Toyota Takes PM Anwar For A Test Drive In Its Mirai H2 FCEV

UMW Toyota utilises the Mirai to showcase the viability of hydrogen in Malaysia’s sustainable energy portfolio.  

While EVs are all the rage these days, it is worth highlighting that batteries are not the only way to power them electric motors. Such is as Toyota wishes to reiterate once again, a hydrogen fuel cell could potentially be another path towards cleaning up the auto industry too. 

And thus at least speaking locally for now, following on from its ‘Beyond Zero’ showcase held last month, UMW Toyota has recently taken one step further towards previewing a potential hydrogen future in Malaysia by demonstrating its Mirai hydrogen fuel cell vehicle to the Malaysian Prime Minister YAB Dato’ Seri Anwar Ibrahim, as well as YB Chang Lih Kang, Minister of Science, Technology, and Innovation (MOSTI). 

Representing UMW Toyota at the demonstration event, Datuk Ravindran K., President of UMW Toyota, stated, “As a mobility company focused on advancing sustainable transportation solutions, UMW Toyota is thrilled to play a part in this effort. This initiative strengthens our commitment to a multi-pathways approach to achieving carbon neutrality, aligning with Malaysia’s ambitious goal of becoming a carbon-neutral nation by 2050. Through this collaboration, we are excited to showcase the technological strengths of the Toyota Mirai. Using fuel cell technology, the Mirai combines hydrogen with the air to generate its own electricity, emitting nothing but water.”

With a name meaning ‘future’ in Japanese, the Mirai was used as a representation of the potential and viability of hydrogen as a key component of Malaysia’s diverse and sustainable energy portfolio. This initiative aligns with the National Energy Transition Roadmap (NETR) and HETR’s strategic objectives, illustrating UMW Toyota’s dedication to fostering a competitive hydrogen ecosystem and contributing towards the nation’s carbon neutrality ambitions.

UMW Toyota further touts for this public-private joint effort to signal a step towards reducing carbon emissions and positions Malaysia as a regional leader in embracing cutting-edge and environmentally conscious technologies. It serves as a symbolic gesture towards promoting the adoption of hydrogen-powered vehicles, which has the potential to significantly reduce carbon emissions in the transportation sector when widely adopted. This collaboration reflects the commitment of both public and private efforts to drive positive change and usher in a cleaner and greener future.

Interestingly enough, our current prime minister is not to be the first Malaysian official to experience the Mirai first hand. This is as the current official ride of the Sarawak Premier is to also be one of these hydrogen fuel cell cars, with UMW Toyota having handed over 4 units of large zero-emissions sedan to the Sarawak Economic Development Corporation (SEDC) Energy early last year.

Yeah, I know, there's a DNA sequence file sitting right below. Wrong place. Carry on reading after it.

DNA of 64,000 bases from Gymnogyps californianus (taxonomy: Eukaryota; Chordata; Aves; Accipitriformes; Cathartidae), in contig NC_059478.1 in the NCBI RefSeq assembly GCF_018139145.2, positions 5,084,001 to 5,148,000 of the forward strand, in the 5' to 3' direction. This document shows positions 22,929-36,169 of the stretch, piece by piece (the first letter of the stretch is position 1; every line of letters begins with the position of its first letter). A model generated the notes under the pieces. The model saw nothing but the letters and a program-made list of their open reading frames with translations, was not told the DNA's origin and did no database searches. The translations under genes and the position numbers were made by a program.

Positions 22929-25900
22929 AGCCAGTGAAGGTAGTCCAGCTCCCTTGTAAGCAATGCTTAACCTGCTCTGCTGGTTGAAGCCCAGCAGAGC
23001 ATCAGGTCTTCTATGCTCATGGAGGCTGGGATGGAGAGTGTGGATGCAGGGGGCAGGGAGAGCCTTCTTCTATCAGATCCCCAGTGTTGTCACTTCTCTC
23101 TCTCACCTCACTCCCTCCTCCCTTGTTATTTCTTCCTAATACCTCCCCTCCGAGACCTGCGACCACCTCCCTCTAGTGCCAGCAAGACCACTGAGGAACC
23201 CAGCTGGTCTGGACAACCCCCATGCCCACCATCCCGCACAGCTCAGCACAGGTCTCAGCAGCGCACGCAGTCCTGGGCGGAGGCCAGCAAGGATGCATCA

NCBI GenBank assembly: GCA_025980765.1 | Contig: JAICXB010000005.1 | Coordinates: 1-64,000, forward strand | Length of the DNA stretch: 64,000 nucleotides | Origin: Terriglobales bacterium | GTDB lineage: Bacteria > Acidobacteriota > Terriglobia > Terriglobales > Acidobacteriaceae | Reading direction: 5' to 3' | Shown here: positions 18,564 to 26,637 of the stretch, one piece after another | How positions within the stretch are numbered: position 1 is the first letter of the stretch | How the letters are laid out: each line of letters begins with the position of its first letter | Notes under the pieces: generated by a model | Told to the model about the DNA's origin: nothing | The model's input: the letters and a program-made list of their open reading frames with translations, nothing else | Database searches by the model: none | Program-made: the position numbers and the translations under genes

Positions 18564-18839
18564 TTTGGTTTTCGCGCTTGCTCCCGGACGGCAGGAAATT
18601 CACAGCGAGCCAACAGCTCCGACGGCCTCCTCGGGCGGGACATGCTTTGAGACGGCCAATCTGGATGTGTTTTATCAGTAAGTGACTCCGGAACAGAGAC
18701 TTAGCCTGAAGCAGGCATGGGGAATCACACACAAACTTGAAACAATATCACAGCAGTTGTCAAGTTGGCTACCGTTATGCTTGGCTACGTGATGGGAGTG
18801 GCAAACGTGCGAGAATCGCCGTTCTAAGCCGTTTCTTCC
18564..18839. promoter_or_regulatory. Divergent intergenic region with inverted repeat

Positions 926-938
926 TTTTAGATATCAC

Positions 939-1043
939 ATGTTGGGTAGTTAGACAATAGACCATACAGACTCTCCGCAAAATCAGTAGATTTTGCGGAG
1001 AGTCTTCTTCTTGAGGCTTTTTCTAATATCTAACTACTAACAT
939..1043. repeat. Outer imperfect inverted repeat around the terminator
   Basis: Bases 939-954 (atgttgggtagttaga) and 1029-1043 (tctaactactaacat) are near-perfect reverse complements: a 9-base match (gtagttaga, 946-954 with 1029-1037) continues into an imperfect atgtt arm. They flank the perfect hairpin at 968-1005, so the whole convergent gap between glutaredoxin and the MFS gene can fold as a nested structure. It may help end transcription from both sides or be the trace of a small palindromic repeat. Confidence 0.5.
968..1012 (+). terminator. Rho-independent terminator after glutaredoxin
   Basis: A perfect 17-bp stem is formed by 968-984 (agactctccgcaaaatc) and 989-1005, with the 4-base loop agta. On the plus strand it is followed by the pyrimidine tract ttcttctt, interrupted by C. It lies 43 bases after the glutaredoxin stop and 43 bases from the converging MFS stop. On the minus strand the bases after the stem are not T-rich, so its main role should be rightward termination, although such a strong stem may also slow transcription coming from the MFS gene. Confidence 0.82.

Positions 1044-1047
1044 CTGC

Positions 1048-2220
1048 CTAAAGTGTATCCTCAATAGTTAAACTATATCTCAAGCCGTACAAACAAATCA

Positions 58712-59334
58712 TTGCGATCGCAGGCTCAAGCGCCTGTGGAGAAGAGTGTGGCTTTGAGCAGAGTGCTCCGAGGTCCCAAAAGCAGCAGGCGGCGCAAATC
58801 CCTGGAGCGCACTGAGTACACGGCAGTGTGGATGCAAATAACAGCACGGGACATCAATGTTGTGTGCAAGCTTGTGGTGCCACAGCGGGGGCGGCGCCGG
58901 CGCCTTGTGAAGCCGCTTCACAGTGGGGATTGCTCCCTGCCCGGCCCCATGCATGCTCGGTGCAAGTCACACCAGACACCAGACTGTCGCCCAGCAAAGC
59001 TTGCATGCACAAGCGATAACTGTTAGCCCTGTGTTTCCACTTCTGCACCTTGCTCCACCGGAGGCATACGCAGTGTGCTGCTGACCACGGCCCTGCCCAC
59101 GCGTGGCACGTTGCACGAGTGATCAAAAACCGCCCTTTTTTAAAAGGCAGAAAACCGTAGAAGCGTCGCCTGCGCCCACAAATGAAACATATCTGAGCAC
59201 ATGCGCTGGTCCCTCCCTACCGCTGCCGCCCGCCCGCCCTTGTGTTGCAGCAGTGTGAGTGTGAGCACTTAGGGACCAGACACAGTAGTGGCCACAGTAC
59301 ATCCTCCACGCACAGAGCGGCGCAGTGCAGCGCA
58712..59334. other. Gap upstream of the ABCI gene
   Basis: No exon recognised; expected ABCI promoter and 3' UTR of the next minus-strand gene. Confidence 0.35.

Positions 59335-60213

Now just for those unfamiliar too, Toyota has actually been a major player in the hydrogen transportation sector since the development its first hydrogen FCEV back in 1992. Saying that, it took a staggering 22 years before the first generation Mirai made its debut in Europe and North America in 2014.

As for this second generation Mirai that debut back in 2020 meanwhile, squeezed within its large sedan body is 5.6 kg of compressed hydrogen spread across three tanks, which is good for a decently substantial claimed 850 km of range. Similarly decent too was to be its performance, with this sleek sedan sending 180 hp and 300 Nm to its rear wheels, which in turn translates to a claimed 9.6 second time to 100 km/h. 

More impressively however in terms of tech specs is that the Mirai one of the few cars in the world that hooning it around the hills is actually good for the environment. This is not only because the sole tailpipe emission from this joyride will be water, but more so because the Mirai also features a catalyst-type filter within the air intake that ‘effectively cleans the air as it moves’. So if we take Toyota’s word for it, the Mirai is actually a ‘negative emissions’ car. 

Joshua Chin

Automotive journalist. Professional work on and Personal writing found at Instagram: @driveeveryday

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